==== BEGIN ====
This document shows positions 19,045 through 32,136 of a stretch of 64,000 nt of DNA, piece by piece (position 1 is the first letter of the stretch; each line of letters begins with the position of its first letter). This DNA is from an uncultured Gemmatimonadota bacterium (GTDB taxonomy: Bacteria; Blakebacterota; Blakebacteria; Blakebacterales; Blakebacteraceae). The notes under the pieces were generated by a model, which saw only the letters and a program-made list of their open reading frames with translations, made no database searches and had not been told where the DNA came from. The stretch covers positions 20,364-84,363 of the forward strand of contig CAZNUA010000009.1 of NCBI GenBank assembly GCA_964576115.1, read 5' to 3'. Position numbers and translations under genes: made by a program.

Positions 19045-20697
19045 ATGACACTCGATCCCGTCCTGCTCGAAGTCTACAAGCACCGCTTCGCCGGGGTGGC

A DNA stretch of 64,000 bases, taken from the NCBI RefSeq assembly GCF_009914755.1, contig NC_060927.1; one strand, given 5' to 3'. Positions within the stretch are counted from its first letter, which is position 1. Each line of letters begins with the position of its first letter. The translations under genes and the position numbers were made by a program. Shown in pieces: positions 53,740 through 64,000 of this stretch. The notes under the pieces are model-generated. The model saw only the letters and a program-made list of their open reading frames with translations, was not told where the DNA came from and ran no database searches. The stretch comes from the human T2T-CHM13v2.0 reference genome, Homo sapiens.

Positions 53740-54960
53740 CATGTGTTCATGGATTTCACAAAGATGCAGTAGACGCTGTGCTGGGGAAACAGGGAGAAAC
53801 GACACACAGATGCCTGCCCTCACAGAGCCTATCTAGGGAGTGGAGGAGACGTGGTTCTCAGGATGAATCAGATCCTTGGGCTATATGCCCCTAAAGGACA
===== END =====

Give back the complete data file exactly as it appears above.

This document shows positions 19,045 through 32,136 of a stretch of 64,000 nt of DNA, piece by piece (position 1 is the first letter of the stretch; each line of letters begins with the position of its first letter). This DNA is from an uncultured Gemmatimonadota bacterium (GTDB taxonomy: Bacteria; Blakebacterota; Blakebacteria; Blakebacterales; Blakebacteraceae). The notes under the pieces were generated by a model, which saw only the letters and a program-made list of their open reading frames with translations, made no database searches and had not been told where the DNA came from. The stretch covers positions 20,364-84,363 of the forward strand of contig CAZNUA010000009.1 of NCBI GenBank assembly GCA_964576115.1, read 5' to 3'. Position numbers and translations under genes: made by a program.

Positions 19045-20697
19045 ATGACACTCGATCCCGTCCTGCTCGAAGTCTACAAGCACCGCTTCGCCGGGGTGGC

A DNA stretch of 64,000 bases, taken from the NCBI RefSeq assembly GCF_009914755.1, contig NC_060927.1; one strand, given 5' to 3'. Positions within the stretch are counted from its first letter, which is position 1. Each line of letters begins with the position of its first letter. The translations under genes and the position numbers were made by a program. Shown in pieces: positions 53,740 through 64,000 of this stretch. The notes under the pieces are model-generated. The model saw only the letters and a program-made list of their open reading frames with translations, was not told where the DNA came from and ran no database searches. The stretch comes from the human T2T-CHM13v2.0 reference genome, Homo sapiens.

Positions 53740-54960
53740 CATGTGTTCATGGATTTCACAAAGATGCAGTAGACGCTGTGCTGGGGAAACAGGGAGAAAC
53801 GACACACAGATGCCTGCCCTCACAGAGCCTATCTAGGGAGTGGAGGAGACGTGGTTCTCAGGATGAATCAGATCCTTGGGCTATATGCCCCTAAAGGACA